by Fr. David Matz, C.PP.S., Interim Director of Companions
It was warm and muggy when Fr. Ron Will and I left for the Dakotas to visit the Precious Blood Companions there. It didn’t matter the weather changed back to cold and rainy on the journey as we reached South Dakota; as soon as Claire Ann Wheeler and Doris Weber opened the door, Ron and I were warmly welcomed as long-lost brothers reunited with our family. This was a foretaste of many doors opened to us as we wandered the edges of our old missionary territory.
Eleven years had passed since I was on the edge of the Dakota plains. Jeanette Kolberg pulled out a copy of The New Wine Press from May 2003, with a picture and an article of the North Dakota Companions who made covenant. She said, “This was the last time we gathered as a community and with community members in North Dakota.” I took a gulp and gasped ashamedly, “It has been that long?” In the photo, Fr. Al Ebach and I were with the companions from Linton and Bismarck. Jeanette wasn’t chastising us for our long absence; there was excitement to see us, and a fondness for the times when we told stories and ate together at a common table. Our souls and our relationships were nurtured.
One afternoon, Ron and I were walking the main street of Linton, stopping in stores to look for people Ron recognized from his tenure as pastor. When we entered the bakery, out walked Mary, who recognized Ron immediately. For next few minutes she shared with us about her family and bakery over the past twenty years since Ron left. The sweet aroma of freshly baked bread gave way to harsh reality as Mary recounted the struggles with her daughter-in-law’s sudden death while giving birth to a child that died fifteen days later, and her son’s resulting dark depression. She shared that a picture of Mary, the mother of Jesus, at the foot of the Cross became her saving grace; now she understood the pain and surrender Mary experienced at there. Ron and I looked at each other and immediately thought the same thing, “This woman knows and lives Precious Blood Spirituality.”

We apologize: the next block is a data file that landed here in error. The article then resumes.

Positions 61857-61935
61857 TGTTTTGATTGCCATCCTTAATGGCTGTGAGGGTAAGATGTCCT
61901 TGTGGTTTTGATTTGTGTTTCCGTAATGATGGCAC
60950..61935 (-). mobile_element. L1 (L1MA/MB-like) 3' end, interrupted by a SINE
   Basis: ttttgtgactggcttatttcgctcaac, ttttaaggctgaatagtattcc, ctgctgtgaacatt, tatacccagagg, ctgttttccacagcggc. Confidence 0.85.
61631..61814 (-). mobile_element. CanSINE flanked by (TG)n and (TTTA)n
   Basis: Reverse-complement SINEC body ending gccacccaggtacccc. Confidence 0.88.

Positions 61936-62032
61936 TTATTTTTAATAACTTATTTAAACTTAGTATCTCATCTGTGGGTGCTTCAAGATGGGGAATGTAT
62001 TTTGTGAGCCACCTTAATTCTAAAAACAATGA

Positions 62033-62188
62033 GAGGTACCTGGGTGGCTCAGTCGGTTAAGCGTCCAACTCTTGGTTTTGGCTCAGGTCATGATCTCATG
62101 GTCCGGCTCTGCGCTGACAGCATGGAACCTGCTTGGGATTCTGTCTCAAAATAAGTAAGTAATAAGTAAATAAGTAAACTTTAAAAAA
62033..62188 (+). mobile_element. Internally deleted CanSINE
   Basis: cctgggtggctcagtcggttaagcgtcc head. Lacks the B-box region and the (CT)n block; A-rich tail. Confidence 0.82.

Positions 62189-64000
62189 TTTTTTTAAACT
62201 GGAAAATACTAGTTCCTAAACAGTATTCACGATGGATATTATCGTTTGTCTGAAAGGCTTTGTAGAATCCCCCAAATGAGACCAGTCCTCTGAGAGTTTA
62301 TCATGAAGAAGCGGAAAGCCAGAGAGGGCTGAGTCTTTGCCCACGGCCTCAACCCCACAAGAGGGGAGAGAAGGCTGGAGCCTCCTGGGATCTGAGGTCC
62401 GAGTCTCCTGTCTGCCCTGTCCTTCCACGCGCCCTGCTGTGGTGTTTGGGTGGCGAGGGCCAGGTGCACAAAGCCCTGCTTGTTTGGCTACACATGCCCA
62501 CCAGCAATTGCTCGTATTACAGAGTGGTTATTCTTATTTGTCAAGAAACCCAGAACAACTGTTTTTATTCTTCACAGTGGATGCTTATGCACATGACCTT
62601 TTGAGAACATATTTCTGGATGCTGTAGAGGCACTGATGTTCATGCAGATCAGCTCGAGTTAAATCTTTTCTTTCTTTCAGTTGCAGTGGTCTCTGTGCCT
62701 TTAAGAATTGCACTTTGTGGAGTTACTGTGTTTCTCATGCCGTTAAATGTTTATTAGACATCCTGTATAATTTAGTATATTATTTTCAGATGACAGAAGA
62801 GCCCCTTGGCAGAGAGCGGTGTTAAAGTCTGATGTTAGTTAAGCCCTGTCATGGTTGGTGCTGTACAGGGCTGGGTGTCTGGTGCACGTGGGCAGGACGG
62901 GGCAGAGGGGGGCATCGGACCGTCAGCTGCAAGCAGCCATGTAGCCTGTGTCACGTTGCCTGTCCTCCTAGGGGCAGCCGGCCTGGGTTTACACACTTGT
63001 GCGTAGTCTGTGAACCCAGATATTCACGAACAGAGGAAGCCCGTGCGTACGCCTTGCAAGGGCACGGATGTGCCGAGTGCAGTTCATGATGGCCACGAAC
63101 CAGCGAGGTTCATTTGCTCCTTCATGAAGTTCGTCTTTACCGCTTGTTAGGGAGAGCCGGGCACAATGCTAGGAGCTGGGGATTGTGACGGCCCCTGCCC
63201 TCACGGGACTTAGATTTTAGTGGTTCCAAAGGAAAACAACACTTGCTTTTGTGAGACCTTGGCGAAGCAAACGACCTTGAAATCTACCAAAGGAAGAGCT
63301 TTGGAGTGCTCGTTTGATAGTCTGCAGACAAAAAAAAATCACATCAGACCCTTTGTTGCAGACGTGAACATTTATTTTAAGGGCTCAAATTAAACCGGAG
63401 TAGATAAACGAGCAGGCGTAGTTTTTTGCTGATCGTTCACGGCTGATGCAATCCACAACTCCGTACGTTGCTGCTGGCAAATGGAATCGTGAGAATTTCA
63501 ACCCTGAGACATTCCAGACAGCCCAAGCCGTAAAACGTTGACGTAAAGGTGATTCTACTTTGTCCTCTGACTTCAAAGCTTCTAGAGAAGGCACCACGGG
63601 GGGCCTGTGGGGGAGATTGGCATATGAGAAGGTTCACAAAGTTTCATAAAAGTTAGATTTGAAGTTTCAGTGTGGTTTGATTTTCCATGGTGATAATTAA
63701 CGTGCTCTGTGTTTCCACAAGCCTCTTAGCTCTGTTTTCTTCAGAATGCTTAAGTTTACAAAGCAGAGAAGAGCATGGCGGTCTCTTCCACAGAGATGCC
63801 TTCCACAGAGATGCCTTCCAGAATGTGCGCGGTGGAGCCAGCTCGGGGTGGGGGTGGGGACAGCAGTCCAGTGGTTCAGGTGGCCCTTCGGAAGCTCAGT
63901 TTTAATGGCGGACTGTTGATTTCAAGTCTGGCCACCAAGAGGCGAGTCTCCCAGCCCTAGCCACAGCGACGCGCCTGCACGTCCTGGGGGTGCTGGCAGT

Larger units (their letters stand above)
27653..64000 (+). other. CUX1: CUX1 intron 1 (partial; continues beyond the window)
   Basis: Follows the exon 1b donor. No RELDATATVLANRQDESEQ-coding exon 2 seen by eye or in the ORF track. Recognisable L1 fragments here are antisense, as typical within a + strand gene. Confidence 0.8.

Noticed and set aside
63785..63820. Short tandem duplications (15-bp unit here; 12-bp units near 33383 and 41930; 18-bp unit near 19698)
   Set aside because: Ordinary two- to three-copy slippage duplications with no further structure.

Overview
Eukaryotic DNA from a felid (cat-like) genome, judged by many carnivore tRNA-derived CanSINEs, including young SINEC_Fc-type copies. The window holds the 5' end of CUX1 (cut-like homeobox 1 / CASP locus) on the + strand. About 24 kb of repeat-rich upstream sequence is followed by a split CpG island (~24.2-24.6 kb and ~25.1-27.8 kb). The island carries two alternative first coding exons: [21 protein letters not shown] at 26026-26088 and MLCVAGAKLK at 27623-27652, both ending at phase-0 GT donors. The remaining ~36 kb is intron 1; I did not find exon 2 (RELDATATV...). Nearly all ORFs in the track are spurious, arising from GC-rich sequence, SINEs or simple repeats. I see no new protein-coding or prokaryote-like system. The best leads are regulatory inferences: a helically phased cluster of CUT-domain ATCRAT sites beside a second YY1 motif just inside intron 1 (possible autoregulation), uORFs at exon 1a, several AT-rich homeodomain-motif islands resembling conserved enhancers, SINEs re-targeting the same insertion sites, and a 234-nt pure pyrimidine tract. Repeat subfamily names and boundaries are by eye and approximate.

After a tour of the bakery, Mary offered us some pastries and we thanked her for sharing her story and her bakery with us. Outside, Ron and I paused for a moment to give thanks for a woman who broke bread with us and left us with the aroma of hope in the precious blood of Christ.
We shared this moment with the Linton companions at our gathering with them. They hadn’t met as a group in eleven years, yet they chose to renew their covenants. We challenged them to invite people like Mary who showed us such a profound faith in God. We challenged our Bismarck and Aberdeen companions as well to look for people who would welcome an invitation to reflect on Precious Blood Spirituality. A gift is given and meant to be shared; Ron and I felt Mary had given us the gift of faith, not only with sweet rolls but also with the brokenness of her life.
Over the last year, I have been asked how our companions in Wisconsin and North and South Dakota are doing. I answer they are all living their busy lives like the rest of us. Yes, they miss the presence of the Precious Blood Missionaries, brothers and priests; it inspired hope and a love of community in them. One companion said she thought about not renewing her covenant because her group hadn’t gathered in 11 years. But within the few short days of our visit, spirits were renewed and inspired with a hope that nourished our relationships with each other. Will this companion group begin to gather regularly again? Will the sharing of our chance encounter with Mary bring about new growth? Only time will tell.
People of Precious Blood Spirituality are everywhere, especially in a bakery on Main Street in Linton, North Dakota where even sweet bread broken gives life. A visit to the northern edge of our province challenges all of us to be more intentional about gathering together, even for a short while. As Joe Nassal wrote in the Psalm of the Edge, “St. Gaspar take us to the edge…. Give us courage to find our home on the edge where heaven meets earth and hope is born.”